## Keeping things balanced

Sometimes we might write \(=\) without really thinking about its meaning. Simply put;
\[\text{left hand side} = \text{right hand side}\]
This means that the left hand side (LHS) has exactly the same value as the right hand side (RHS).
So, the big importance of this is that if we do the **same operation to both sides**, they'll still
be the same! We can see with numbers:
\[\begin{align}
5 &= 5
\\5 + 3 &= 5 + 3
\\8 &= 8
\end{align}\]

## Playing with letters, finding \(x\)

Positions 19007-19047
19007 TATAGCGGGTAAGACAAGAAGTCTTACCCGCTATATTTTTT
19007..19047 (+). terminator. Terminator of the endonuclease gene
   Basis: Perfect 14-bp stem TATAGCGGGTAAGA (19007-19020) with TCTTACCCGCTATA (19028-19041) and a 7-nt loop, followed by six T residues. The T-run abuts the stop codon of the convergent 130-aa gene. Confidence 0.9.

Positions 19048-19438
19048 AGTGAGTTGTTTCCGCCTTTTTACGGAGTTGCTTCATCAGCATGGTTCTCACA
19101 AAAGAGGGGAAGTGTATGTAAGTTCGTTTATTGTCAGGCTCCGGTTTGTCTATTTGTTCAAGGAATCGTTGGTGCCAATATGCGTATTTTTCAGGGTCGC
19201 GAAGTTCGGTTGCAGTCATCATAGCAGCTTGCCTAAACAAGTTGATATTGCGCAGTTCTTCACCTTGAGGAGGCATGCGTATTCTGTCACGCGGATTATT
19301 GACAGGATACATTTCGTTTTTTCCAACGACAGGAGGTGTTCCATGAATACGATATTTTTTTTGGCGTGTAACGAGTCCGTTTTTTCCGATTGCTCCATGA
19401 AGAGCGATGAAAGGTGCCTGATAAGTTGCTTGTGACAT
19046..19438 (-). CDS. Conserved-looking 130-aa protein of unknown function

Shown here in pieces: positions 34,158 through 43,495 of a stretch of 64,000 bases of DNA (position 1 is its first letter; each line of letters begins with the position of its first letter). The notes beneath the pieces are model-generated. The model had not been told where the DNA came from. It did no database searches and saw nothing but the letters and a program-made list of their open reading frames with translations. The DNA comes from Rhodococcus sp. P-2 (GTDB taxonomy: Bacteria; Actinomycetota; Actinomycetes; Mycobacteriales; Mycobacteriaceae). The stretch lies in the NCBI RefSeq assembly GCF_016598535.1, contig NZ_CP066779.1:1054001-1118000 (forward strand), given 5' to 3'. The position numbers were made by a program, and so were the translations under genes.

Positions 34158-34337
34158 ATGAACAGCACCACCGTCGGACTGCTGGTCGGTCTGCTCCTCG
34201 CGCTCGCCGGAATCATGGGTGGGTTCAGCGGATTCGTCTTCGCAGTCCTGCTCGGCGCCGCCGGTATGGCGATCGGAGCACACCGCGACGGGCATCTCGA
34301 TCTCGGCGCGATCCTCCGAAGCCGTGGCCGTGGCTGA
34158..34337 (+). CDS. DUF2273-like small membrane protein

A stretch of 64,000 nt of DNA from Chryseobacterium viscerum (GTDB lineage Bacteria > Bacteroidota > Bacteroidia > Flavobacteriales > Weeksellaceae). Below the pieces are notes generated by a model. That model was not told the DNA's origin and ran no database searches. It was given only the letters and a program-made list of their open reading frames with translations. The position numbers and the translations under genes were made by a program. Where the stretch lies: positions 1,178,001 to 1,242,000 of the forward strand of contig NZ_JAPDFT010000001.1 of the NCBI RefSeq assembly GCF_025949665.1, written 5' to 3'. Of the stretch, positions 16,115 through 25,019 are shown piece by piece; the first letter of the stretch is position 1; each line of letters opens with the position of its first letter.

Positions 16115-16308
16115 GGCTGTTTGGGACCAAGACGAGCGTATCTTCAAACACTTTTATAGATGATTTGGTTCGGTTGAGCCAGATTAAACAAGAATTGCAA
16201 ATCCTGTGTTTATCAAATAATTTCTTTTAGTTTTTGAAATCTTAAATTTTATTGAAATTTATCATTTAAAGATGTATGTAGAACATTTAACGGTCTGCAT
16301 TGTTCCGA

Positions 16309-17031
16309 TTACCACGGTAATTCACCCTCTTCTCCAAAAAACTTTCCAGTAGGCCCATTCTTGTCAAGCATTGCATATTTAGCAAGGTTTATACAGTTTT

The same thing can be used when 'scary' letters are involved.
\[\begin{align}
5 + x &= 3 + 2x
\\5 + x - x &= 3 + 2x - x
\\5 &= 3 + x
\\5 - 3 &= 3 + x - 3
\\2 &= x
\end{align}\]
There, we've just solved our first equation! By adding or substracting the same amount from each side,
the LHS and RHS are **equal at every step**. Let's try one with multiplication:
\[\begin{align}
4x - 2 &= 10
\\ 4x - 2 + 2 &= 10 + 2
\\ 4x &= 12
\\ \tfrac{4x}{4} &= \tfrac{12}{4}
\\ x &= 3
\end{align}\]

Now you've got all the tools you need to start solving linear equations.